7h
Scientific American Content: Global

Scent of Death: Honeybees Use Odors to Clean Out Deceased BroodsUnderstanding this mechanism could help scientists breed healthier colonies -- Read more on ScientificAmerican.com
8h
Live Science

This Planet Is So Dark, Scientists Have to Guess What It Looks LikeThe gassy world is "darker than charcoal" and may swallow up to 99 percent of the light its local star sheds upon it.
8h
Live Science

Rare Stone Head of Emperor Marcus Aurelius Discovered in Egyptian TempleEgyptian archaeologists have unearthed a rare find at the temple in Kom Ombo.
8h
Phys.org - latest science and technology news stories

Discovery of the neural circuit for fear conditioning of fishAnimals are often noted sensing signs of danger and reacting. A simple form of this phenomenon is called fear conditioning, which is a type of learning commonly seen in every animal. By manipulating the activity of specific neurons of the zebrafish brain, scientists at the National Institute of Genetics (NIG) in Japan have elucidated a neuronal population essential for fear conditioning in zebrafi
8h
Phys.org - latest science and technology news stories

New robot for skull base surgery alleviates surgeon's workloadDrilling out a hole in the skull base requires great precision and often takes many hours, a demanding procedure for a surgeon. Researchers from Eindhoven University of Technology (TU/e) have developed a surgical robot to take over this task. With sub-millimeter precision, the robot can automatically and safely mill a cavity of the desired shape and dimensions. Jordan Bos received his PhD on 16 Ap
8h
Phys.org - latest science and technology news stories

Controlled nuclear transition for vastly more accurate clocksA Russian scientist from Skobelitsyn Research Institute of Nuclear Physics, MSU theoretically substantiated that the speed of transition of thorium-229 from ground to excited state may be managed depending on external conditions. The frequency of the transitions may be increased or decreased by dozens of times. This effect will contribute to extremely precise clocks exceeding even the best atomic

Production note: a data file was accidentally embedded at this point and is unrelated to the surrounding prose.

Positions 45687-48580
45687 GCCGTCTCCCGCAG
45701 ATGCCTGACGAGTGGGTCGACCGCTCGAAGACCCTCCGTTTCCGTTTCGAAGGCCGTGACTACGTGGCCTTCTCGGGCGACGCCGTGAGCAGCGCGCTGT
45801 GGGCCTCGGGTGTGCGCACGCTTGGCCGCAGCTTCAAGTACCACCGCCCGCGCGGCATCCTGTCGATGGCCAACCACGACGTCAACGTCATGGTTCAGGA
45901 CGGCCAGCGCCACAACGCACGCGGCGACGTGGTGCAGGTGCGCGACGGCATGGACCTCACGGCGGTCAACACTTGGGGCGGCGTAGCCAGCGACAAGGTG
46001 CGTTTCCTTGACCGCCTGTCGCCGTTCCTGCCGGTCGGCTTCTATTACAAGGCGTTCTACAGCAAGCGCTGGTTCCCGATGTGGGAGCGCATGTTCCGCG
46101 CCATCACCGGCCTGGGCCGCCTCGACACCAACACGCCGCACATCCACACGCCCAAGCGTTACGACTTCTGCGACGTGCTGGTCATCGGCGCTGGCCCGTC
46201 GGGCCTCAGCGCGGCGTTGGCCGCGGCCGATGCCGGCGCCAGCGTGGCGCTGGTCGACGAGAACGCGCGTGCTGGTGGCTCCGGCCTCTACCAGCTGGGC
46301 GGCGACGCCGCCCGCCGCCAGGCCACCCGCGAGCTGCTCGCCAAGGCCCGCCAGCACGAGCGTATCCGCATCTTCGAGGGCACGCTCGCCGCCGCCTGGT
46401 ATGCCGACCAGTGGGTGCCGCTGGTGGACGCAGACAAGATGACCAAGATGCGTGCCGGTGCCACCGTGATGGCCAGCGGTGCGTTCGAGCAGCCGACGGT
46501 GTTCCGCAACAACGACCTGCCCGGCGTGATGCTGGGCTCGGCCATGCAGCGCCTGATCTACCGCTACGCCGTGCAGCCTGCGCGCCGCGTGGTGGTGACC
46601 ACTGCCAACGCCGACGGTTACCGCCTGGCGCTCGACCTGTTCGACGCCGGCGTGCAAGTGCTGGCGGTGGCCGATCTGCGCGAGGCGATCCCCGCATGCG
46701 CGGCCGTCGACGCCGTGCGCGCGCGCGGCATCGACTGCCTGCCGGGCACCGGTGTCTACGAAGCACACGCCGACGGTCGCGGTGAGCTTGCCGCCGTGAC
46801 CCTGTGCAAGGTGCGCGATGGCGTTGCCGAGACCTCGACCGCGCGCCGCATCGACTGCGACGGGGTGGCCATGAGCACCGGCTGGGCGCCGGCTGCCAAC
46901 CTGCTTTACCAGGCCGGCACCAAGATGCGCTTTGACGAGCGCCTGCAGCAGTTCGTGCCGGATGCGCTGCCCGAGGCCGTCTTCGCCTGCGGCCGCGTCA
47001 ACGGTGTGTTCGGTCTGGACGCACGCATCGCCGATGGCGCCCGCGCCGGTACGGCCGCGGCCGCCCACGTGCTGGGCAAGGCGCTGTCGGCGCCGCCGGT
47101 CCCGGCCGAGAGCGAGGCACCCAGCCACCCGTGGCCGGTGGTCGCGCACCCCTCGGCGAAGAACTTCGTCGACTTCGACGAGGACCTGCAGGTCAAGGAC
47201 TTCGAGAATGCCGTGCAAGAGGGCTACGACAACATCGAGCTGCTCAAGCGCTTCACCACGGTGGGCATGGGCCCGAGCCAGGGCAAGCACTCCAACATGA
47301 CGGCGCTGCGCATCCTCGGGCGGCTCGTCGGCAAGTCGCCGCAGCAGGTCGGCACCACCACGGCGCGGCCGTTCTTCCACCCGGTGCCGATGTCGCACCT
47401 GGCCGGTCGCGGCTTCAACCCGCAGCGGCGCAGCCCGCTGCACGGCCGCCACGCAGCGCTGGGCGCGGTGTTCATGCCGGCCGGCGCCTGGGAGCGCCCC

8h
Phys.org - latest science and technology news stories

Flavins keep a handy helper in their pocketIn human cells, vitamins often serve as the precursors of cofactors—non-proteins that are an essential part of enzymes. Among them are the flavins, derived from vitamin B2.
8h
Phys.org - latest science and technology news stories

Dispute about terahertz photoresponse in graphene results in a drawPhysicists at MIPT and their British and Russian colleagues revealed the mechanisms leading to photocurrent in graphene under terahertz radiation. The paper published in Applied Physics Letters ends a long-lasting debate about the origins of direct current in graphene illuminated by high-frequency radiation, and also sets the stage for the development of high-sensitivity terahertz detectors. Such
8h
EurekAlert! - Breaking News

Hospital staff experience 'sea change' in addressing substance use disorderDespite high need, most hospitals lack systems to engage people with substance use disorder, initiate life-saving treatment or connect people to care after hospitalization. This causes tremendous distress among health care providers and patients alike. A new study to be published April 25 in the Journal of Hospital Medicine describes a 'sea change' in attitudes after implementation of a hospital-b
8h
Science | The Guardian

Top US medical schools failing to reflect minorities, social justice group saysWhite Coats for Black Lives calls on elite schools to improve race bias shortcomings and help eliminate disparities in US healthcare Ten of the top US medical schools including Harvard and Yale do not have faculty and staff that reflect the country’s black, Native American and Latino population, according to a report by the social justice group White Coats for Black Lives (WC4BL). The medical stu
8h
The Atlantic

A Republican Victory in Arizona Sets Off Alarms in the GOPArizona Debbie LeskoDemocrats failed to flip Arizona’s 8th congressional district from red to blue in Tuesday’s special election, but their candidate did well enough to reinforce their narrative that the “blue wave” could help them take the House in November. “There are no moral victories in this business,” said Andy Barr, a local Democratic strategist, “but I’m pretty damn happy.” State Senator Debbie Lesko defeate
8h
The Atlantic

The True Cost of Cheap Health InsuranceAny day now, the Trump administration is expected to release new regulations to make short-term health-insurance plans last a lot longer. In a fact sheet about the forthcoming changes , the administration said it wants to extend access to the plans—which now expire after three months, and offer too few services to qualify for the Affordable Care Act’s tax credits—in order to “provide additional,